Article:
What's a learning engineer? - Technical.ly Baltimore


Dec. 15, 2017 12:07 pm

What’s a learning engineer?

IEEE ICICLE is looking to help define the field and provide guidance for those deploying new learning technologies. Yet Analytics CEO Shelly Blake-Plock is serving as acting chair as the group gets going.
IEEE ICICLE is looking to further develop learning engineering.

IEEE ICICLE is looking to further develop learning engineering.

(Photo by Flickr user Stephen Morris, used under a Creative Commons license)

This story was updated at 5:14 p.m. on 12/15/17.

A new group was recently formed within a large technical professional organization to focus on advancing technologies used in learning environments.

ICICLE (short for Industry Connections Industry Consortium on Learning Engineering) is a new inudstry group within the Institute of Electrical and Electronics Engineers (IEEE) that brings together big tech companies, startups and academic institutions.

Initial members of the group include big tech companies like Autodesk, Boeing, Google and IBM. Baltimore startups Yet Analytics and eThink Education are also members, along with Johns Hopkins affiliated global health nonprofit Jhpiego.

Shelly Blake-Plock, the CEO of data interoperability startup Yet Analytics, is currently the acting chair of the group. He said he collaborated with Avron Barr, a writer, teacher and entrepreneur who chairs a separate IEEE committee on learning technology standards, and IEEE Standards Association board member Robby Robson to bring it to fruition.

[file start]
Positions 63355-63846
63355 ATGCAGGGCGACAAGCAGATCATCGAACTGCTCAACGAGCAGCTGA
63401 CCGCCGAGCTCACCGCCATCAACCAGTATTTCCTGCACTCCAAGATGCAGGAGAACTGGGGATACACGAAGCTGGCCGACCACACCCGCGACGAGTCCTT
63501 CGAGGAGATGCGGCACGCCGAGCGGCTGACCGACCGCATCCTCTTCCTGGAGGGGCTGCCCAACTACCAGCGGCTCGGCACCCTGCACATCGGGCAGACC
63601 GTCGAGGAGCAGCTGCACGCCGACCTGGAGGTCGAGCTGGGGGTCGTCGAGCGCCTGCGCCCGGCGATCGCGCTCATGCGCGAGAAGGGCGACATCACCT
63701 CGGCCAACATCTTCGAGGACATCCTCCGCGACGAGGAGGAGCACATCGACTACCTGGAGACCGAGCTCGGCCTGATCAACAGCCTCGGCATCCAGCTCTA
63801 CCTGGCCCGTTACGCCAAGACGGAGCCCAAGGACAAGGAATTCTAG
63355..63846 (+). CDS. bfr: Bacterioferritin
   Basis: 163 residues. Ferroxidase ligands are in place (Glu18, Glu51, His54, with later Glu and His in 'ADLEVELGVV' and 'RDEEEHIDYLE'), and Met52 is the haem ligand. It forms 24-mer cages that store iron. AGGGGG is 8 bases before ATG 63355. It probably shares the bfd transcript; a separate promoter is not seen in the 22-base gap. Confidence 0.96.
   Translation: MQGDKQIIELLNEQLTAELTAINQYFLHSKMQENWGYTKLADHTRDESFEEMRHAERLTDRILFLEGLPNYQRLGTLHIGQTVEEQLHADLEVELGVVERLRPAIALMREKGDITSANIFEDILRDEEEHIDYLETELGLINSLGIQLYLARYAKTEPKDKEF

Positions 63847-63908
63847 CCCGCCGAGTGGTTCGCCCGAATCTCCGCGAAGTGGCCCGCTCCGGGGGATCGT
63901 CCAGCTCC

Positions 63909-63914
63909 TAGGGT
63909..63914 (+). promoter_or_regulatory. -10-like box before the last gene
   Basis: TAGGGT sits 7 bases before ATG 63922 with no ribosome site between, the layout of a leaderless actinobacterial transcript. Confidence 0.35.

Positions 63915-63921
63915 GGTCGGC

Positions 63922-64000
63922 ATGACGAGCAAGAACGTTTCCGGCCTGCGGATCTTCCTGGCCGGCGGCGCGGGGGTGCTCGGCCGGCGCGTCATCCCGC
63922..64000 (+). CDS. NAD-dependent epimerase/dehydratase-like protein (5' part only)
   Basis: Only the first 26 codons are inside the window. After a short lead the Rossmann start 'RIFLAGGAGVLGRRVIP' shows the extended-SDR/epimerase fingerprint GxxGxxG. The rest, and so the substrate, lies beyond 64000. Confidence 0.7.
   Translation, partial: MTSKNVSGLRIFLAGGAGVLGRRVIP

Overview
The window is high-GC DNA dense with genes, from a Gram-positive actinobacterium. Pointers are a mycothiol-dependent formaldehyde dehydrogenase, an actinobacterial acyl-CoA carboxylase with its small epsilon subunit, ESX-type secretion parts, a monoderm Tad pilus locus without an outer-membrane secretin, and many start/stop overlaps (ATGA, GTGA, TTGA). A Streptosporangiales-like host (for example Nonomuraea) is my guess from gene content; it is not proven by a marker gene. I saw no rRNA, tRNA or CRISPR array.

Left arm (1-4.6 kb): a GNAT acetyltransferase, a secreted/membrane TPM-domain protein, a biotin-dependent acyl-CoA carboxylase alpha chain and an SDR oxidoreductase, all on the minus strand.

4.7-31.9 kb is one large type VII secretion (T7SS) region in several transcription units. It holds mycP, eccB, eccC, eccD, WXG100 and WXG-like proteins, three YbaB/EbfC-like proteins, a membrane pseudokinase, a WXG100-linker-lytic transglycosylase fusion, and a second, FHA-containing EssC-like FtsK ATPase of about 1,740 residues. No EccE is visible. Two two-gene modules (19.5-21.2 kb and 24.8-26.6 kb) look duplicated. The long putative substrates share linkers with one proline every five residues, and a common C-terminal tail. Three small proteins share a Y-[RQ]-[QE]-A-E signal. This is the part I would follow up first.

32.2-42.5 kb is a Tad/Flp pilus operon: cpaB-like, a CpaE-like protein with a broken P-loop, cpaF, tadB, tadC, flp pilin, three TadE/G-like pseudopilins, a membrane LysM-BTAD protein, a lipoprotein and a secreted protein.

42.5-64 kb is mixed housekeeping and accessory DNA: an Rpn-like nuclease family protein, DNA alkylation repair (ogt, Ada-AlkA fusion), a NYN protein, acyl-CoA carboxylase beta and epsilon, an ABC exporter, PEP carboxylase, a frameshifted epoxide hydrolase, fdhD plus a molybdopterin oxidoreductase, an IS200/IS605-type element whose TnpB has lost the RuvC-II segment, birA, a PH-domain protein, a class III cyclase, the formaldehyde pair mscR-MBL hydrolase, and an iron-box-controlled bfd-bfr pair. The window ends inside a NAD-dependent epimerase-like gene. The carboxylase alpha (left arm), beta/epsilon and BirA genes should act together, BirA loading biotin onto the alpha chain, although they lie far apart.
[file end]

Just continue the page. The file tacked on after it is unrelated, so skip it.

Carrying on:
The goal of bringing the group together is to help define and push forward the still-new profession of learning engineering. It will help to align standards and product development.

“This consortium represents the desire of learning technologists across industries to support the development of the burgeoning profession of Learning Engineer,” Blake-Plock said.

Learning engineering is a broad category covering the development of technologies like MOOCs, mobile learning environments and efforts to apply virtual reality and artificial intelligence to learning. While the presence of the word “learning” may bring edtech to mind, these technologies are being applied beyond the classroom, including on the job and in other types of training.

“There is a significant engineering aspect to the development and deployment of these learning technologies that is supported by a portfolio of existing and planned engineering and data standards, but that has yet to coalesce as an identified field of endeavor,” the group states.


By joining together, the groups in ICICLE are looking to explore areas such as the capabilities and limitations, how to use them to accomplish instructional goals and how to evaluate whether they are effective.

Companies: Yet Analytics

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